For all the lip service I’ve paid so far to Yorke’s unintelligibility, this recording does contain some of the most straightforward and audible singing recorded by the band in years. Much like Wilco, it seems there are places where the idea of experimental doesn’t need to sound experimental anymore- that sounding different is passé. It’s something of a return to the form of the Pablo Honey or The Bends days in that respect, even partially in terms of subject matter. All I Need has that outward sound of being an unseen admirer’s self-deprecating ballad of unrequited love (you might remember a little guitar ditty called Creep), but the lexicon, in light of the career they have built, means something more. As the publicly sanctioned harbingers of what happens next after what we value in being people is over with, and keeping in mind their role as one of the nodes of unfiltered acceptance of experimental forms into the mainstream, the opening lines of the song, “I’m the next act/waiting in the wings” take on special significance. As we attempt in contemporary life to navigate a deepening morass of informational glut and make habitual extremes of excluding or including information to keep the film narrative of our lives manageable, the lines, “I am all the days/you choose to ignore”, and “I’m in the middle of your picture/lying in the reeds” encapsulate not so much a simple Moz-core The More You Ignore Me, the Closer I get hot-and-bothered lurker persona, but the pervasive dread that even obsession is not enough to connect oneself to one’s own life, much less anyone else’s, in a world where individuality is governed rigorously by the full-time maintenance of genre- and identity-related information.

House of Cards forces the listener to be gored by the charge of a life of dissolving continuity made banal. Evocative of the separation of price and commodity in the sales strategy of their new record, the song opens with the singer’s stated desire to take the fruits of a relationship out of order and context: “I don’t want to be your friend/I just want to be your lover/No matter how it ends/No matter how it starts.”

Have it your way. The lyrics “throw your keys in the bowl/kiss your husband goodnight” juxtapose swinging and fidelity. The song ends with the with the admonishment that people should see something wrong with removing sequences from their lives in favor of an instant’s convenience, but don’t. “Denial, denial/Your ears should be burning.”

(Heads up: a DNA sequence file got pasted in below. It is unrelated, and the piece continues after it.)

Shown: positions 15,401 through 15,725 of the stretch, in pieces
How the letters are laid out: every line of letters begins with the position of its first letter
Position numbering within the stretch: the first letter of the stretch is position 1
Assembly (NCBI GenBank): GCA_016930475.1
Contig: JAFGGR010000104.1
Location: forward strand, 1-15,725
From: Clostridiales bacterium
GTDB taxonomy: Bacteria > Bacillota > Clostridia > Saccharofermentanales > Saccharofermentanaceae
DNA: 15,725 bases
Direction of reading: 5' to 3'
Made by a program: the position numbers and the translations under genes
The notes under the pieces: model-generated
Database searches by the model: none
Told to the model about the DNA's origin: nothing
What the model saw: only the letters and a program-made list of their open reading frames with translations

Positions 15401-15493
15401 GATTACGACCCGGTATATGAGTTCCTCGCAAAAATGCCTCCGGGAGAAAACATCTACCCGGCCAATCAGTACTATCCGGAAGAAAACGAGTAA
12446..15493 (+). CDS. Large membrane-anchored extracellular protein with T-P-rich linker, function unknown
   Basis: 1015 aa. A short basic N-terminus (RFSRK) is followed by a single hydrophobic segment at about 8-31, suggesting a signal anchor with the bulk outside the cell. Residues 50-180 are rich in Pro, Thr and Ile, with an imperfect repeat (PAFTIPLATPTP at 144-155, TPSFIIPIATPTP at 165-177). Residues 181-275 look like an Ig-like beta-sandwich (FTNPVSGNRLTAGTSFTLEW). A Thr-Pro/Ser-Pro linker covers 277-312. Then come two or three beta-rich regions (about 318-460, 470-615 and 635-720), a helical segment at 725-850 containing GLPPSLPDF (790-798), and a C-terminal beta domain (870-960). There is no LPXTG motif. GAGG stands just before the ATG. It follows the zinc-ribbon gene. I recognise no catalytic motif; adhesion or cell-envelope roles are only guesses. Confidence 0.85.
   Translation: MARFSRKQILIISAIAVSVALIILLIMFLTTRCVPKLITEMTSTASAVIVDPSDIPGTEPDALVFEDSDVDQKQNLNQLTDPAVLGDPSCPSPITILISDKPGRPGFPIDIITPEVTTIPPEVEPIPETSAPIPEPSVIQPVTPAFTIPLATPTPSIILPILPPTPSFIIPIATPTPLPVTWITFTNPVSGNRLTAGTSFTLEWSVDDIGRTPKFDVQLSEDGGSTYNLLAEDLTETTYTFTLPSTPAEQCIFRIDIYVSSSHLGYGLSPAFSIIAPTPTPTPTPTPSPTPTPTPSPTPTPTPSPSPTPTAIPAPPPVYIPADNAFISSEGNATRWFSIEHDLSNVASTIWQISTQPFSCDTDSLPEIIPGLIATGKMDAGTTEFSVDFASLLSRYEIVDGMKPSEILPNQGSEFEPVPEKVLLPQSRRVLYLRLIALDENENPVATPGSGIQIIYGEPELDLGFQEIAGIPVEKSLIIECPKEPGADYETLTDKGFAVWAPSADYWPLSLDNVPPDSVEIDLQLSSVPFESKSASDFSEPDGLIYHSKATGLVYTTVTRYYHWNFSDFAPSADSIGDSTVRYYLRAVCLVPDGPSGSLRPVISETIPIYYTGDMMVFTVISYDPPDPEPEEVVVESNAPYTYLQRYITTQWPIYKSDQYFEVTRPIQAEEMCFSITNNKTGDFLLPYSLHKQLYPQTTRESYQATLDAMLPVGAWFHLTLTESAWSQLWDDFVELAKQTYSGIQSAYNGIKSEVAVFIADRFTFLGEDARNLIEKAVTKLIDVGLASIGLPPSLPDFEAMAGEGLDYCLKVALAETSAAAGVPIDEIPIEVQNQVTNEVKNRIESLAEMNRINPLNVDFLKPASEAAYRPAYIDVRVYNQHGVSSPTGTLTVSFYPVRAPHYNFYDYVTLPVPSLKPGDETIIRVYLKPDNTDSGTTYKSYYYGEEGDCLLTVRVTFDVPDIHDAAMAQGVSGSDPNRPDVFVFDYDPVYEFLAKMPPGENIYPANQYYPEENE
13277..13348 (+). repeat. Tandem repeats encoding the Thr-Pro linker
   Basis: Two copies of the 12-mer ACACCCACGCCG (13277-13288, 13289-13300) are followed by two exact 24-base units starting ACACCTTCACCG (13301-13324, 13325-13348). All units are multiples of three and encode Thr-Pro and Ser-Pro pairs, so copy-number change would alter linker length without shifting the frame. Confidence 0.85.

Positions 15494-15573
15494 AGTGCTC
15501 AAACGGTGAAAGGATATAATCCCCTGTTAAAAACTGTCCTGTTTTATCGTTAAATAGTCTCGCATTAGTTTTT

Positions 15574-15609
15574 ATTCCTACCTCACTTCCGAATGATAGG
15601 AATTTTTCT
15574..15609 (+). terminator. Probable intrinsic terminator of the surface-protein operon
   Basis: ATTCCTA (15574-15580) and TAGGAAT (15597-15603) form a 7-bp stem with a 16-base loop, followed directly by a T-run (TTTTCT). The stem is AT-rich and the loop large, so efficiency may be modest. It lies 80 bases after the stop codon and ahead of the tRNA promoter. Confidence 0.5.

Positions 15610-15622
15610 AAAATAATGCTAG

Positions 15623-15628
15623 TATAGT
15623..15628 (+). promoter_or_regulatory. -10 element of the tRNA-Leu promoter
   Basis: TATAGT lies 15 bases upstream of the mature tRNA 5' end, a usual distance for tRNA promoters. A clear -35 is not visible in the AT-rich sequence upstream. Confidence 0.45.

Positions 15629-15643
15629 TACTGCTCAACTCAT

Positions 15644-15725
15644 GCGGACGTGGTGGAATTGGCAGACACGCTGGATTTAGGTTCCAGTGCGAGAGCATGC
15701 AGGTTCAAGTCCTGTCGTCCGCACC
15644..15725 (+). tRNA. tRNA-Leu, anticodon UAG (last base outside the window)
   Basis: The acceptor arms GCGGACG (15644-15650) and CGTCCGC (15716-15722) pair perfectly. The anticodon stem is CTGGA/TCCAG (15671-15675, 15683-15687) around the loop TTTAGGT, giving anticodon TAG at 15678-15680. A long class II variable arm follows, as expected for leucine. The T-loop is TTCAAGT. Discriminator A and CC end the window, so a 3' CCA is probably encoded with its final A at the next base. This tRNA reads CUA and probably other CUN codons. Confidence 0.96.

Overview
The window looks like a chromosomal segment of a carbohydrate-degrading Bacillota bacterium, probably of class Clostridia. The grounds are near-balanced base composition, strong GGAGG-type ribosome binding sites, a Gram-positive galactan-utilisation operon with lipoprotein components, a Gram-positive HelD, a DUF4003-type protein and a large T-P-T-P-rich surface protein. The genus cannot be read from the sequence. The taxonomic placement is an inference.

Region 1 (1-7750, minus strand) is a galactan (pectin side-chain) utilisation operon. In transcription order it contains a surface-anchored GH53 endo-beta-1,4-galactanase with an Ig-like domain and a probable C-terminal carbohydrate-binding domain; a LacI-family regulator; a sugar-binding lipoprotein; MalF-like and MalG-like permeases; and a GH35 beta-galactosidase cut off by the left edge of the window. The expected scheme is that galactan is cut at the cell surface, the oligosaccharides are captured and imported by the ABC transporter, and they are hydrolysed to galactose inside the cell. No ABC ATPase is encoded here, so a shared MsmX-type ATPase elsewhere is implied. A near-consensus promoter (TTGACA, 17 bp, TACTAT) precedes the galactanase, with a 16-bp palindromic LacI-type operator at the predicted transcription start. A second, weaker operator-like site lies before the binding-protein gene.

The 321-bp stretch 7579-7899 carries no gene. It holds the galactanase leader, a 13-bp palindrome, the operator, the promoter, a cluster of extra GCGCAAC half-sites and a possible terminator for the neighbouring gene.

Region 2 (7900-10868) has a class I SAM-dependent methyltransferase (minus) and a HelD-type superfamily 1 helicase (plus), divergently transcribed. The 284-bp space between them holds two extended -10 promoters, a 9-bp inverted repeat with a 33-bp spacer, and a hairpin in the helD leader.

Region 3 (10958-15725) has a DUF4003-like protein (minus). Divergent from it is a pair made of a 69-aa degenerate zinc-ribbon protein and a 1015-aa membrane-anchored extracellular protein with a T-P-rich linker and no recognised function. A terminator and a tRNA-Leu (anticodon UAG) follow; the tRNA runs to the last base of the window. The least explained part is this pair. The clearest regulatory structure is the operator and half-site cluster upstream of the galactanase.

Reckoner, someone who keeps an account of things, judges them. It’s the song the album’s title was taken from, the phrase “In Rainbows” sung in the background during the choral/orchestral breakdown behind the line “Because we separate/It Ripples our Reflections.” This song has the intriguing line “You are not to blame for/bittersweet distractor/dedicated to all you/all your needs”. It is the single note of forgiveness amid the usual weird Radiohead chill, as though it doesn’t hurt to forgive a race that is already dead and gone at its own hand- a race culturally and environmentally cut off from everything, separated into individuals who are just reiterations of the individuals on all sides with no choices any longer but to make their constant reckonings of the tide of sameness amid the mechanization of thought and memory that buries our lives. Put that in your Facebook profile.

Identity disappears even in the ritual repetitions of the dance club in the song, Jigsaw Falling into Place.
“Just as you take my hand/Just as you write my number down/Just as the drinks arrive/Just as they play your favorite song/As your blather disappears”

Even engagement in passions- song, drink, being on the pull- negate the identity it seeks to assert in each activity’s sameness and interchangeability.

The final song, Videotape, is a fitting subject for finishing this rumination on the shattering of time, identity, and continuity. We’ve seen the technology that is the song’s namesake used in the courtroom to reframe a Rodney King on the pavement under police batons as a lawbreaker who is deserving of punishment. We’ve seen videotape used to order and organize the images and events of New York on September 11th, 2001; events that, once organized in a photoplay, can’t be anything more than a lie, because those are events in their deliberate chaos categorically in denial of organization. Without even touching on the lyrics, we can say that the song Videotape speaks to the manipulation of a surgically deconstructed and categorized and edited-in-post reality best wordlessly: as Thom’s voice layers in chorus over itself, you hear his breaths taken independently of his moans. The very sign of life (“check if he’s still breathing”) comes unstuck from the organism, and breaths are taken at random and without their sustaining powers. Cause loses effect, vice loses versa.

We approach the singularity, and Radiohead is we. The dread of their songs is our dread as we labor isolated from one another in a rut of prosaic as well as qualitative sameness, an information-inundated individuality that is too busy to be satisfied by recognition or give it. In Rainbows is a few songs before the lights go out on continuity and identity in a forum of repetition where every participant is responsible for seeing and participating in everything over and over again, but is unable to overcome the impotence and sterility of comment.